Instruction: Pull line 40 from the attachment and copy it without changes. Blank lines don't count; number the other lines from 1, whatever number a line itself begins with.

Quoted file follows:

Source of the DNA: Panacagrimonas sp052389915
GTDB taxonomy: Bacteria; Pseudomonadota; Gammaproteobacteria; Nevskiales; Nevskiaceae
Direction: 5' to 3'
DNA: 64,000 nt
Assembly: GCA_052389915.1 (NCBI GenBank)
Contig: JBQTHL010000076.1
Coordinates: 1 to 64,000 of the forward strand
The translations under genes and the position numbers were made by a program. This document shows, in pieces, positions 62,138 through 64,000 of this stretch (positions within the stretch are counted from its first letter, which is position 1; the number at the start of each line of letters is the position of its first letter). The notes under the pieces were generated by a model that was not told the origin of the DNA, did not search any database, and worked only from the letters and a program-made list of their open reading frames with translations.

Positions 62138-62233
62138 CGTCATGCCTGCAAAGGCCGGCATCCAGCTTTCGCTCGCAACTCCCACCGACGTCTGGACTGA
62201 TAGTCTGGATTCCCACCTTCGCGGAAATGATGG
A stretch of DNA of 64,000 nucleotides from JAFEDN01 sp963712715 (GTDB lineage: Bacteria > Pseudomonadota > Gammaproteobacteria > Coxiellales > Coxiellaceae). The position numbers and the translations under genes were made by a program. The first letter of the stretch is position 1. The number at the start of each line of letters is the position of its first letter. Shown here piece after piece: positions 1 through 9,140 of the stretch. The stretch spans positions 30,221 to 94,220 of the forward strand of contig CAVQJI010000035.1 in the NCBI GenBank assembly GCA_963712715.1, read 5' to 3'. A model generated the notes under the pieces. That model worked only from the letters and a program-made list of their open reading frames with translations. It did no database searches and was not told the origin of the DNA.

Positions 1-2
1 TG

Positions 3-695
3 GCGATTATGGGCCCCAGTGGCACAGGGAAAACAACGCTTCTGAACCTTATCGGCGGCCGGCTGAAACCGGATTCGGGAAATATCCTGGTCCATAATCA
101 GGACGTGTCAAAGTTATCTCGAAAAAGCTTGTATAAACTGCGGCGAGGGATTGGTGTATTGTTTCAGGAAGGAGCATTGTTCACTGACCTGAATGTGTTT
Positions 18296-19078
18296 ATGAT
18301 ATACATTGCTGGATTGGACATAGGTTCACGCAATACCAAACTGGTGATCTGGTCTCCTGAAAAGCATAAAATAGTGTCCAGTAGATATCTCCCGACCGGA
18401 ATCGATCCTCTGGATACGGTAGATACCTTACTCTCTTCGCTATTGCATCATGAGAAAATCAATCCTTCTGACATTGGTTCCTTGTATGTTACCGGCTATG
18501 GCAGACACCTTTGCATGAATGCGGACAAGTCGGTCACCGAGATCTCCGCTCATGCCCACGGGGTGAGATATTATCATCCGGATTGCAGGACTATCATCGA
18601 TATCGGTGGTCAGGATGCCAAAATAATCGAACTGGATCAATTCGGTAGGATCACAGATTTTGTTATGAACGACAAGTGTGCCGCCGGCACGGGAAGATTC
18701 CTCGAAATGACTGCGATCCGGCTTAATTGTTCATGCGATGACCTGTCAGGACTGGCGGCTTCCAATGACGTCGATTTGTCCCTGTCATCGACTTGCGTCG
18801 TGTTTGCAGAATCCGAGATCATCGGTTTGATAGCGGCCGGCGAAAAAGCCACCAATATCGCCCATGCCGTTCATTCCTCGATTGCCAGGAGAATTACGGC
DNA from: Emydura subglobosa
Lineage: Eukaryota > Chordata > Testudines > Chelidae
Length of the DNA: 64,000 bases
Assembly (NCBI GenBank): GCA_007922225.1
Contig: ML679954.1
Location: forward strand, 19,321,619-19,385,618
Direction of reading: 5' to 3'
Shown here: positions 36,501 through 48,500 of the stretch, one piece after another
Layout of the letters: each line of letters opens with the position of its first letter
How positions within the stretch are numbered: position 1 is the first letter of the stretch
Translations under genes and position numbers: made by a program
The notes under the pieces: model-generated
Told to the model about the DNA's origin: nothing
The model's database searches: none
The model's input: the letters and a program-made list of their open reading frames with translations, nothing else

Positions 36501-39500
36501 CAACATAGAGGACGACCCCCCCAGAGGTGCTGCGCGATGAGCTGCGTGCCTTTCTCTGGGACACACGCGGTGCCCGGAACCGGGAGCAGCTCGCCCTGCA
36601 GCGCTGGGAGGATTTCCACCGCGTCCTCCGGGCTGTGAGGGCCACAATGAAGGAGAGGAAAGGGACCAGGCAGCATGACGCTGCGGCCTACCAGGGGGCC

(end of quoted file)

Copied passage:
The model's input: the letters and a program-made list of their open reading frames with translations, nothing else